Saturday, August 11, 2012

Opponents file wolf-hunting lawsuit

August 10, 2012

Wisconsin News

Environmental and animal rights’ groups filed a lawsuit Aug. 8 to try and stop Wisconsin’s new wolf-hunting season from starting in October.

The Midwest Environmental Advocates said the state DNR and its regulating board set up the season without the restrictions needed to stop what it called “deadly animal fighting.” Attorney Jodi Habush Sinykin said there’s strong agreement among hunters, landowners, ecologists, trackers, and humane societies that the rules for the season are inadequate. She called it “state-sanctioned” animal fighting and a violation of Wisconsin’s animal-cruelty laws.

The DNR is allowing the use of hunting dogs for the wolf season – and opponents say that is the impetus behind the lawsuit filed in Dane County Circuit court with several humane and environmental groups as co-plaintiffs.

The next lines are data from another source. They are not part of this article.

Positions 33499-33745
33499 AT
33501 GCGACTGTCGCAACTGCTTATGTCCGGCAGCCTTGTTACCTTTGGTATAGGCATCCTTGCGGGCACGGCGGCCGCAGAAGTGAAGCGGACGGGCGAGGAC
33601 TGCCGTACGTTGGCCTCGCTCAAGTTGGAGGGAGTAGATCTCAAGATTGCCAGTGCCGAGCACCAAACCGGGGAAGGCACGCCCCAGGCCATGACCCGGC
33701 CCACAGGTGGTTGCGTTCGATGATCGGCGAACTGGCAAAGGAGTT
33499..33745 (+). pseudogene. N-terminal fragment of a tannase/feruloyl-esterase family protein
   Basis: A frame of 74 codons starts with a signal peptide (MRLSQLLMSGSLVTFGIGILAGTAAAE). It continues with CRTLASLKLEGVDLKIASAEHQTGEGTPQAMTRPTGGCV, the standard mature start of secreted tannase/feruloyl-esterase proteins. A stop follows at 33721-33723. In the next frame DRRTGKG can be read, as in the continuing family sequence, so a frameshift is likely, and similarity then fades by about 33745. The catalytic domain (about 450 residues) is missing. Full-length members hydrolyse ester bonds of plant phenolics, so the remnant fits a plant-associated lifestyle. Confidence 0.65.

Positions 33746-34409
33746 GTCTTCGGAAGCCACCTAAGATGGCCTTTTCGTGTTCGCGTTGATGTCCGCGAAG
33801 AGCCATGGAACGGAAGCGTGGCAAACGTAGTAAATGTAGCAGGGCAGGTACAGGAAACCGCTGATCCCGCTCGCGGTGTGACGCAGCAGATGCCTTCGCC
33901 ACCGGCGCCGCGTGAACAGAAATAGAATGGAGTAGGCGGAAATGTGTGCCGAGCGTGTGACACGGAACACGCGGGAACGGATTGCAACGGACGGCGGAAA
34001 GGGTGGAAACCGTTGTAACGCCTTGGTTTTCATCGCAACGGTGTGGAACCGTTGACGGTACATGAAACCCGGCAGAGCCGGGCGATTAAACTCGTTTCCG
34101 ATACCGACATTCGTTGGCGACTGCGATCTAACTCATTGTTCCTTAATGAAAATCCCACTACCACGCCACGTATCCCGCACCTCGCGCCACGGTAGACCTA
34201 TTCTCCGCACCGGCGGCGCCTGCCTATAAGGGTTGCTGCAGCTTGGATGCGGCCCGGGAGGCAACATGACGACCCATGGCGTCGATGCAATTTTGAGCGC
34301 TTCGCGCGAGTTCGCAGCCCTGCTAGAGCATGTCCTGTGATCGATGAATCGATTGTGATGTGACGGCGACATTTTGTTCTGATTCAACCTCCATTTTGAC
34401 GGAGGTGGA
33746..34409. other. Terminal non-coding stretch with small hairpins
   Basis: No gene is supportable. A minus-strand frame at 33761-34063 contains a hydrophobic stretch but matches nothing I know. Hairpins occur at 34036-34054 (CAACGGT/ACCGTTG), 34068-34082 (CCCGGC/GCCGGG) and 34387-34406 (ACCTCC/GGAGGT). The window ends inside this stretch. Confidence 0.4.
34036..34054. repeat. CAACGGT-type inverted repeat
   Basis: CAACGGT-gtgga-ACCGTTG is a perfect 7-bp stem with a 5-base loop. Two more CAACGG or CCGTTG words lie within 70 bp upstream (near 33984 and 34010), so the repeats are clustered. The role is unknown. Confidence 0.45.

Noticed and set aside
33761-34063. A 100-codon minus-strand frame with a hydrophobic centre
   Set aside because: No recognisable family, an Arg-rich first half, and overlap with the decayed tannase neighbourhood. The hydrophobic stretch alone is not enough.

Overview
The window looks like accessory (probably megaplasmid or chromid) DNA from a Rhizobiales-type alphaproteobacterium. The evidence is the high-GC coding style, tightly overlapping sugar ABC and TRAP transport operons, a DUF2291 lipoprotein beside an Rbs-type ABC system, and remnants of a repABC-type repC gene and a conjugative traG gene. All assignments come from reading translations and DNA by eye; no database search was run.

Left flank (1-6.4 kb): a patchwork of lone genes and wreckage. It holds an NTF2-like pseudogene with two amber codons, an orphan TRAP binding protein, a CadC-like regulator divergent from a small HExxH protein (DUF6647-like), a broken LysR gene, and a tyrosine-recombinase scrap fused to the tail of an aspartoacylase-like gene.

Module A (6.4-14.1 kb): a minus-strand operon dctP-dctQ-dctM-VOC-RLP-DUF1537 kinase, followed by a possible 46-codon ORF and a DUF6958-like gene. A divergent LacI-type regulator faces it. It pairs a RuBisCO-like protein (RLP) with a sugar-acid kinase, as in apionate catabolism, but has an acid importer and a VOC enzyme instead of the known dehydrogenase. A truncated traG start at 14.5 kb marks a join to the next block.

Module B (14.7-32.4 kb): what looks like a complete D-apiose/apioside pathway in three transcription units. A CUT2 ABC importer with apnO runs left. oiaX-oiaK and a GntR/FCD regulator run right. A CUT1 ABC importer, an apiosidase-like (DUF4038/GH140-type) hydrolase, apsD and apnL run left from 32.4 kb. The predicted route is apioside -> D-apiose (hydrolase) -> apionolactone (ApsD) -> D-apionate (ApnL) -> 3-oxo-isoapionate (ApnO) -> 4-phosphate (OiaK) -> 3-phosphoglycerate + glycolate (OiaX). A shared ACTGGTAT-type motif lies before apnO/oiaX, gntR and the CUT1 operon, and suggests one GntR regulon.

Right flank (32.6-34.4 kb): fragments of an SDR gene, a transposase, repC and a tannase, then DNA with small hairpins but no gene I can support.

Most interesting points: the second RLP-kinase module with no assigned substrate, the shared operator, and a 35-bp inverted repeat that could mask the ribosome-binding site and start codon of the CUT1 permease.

Plaintiffs say there is irrefutable evidence that wolves will get into confrontations with the hunting dogs, injuring and killing those dogs. Spokesman Bill Cosh said Aug. 9 the DNR is disappointed in the lawsuit and that the agency is in the process reviewing the complaint.

Meanwhile, the season is proving to be extremely popular with those seeking hunting licenses. Over 8,400 people have applied for just 2,000 permits – and applications are being taken until the end of August.

George Meyer of the Wisconsin Wildlife Federation, a former DNR secretary, said he was not surprised the suit was filed. He said it’s interesting that it focuses on the wolf hunt – and not the removal of the grey wolves from the federal endangered species list. That was the reasoning behind previous lawsuits regarding wolf hunts.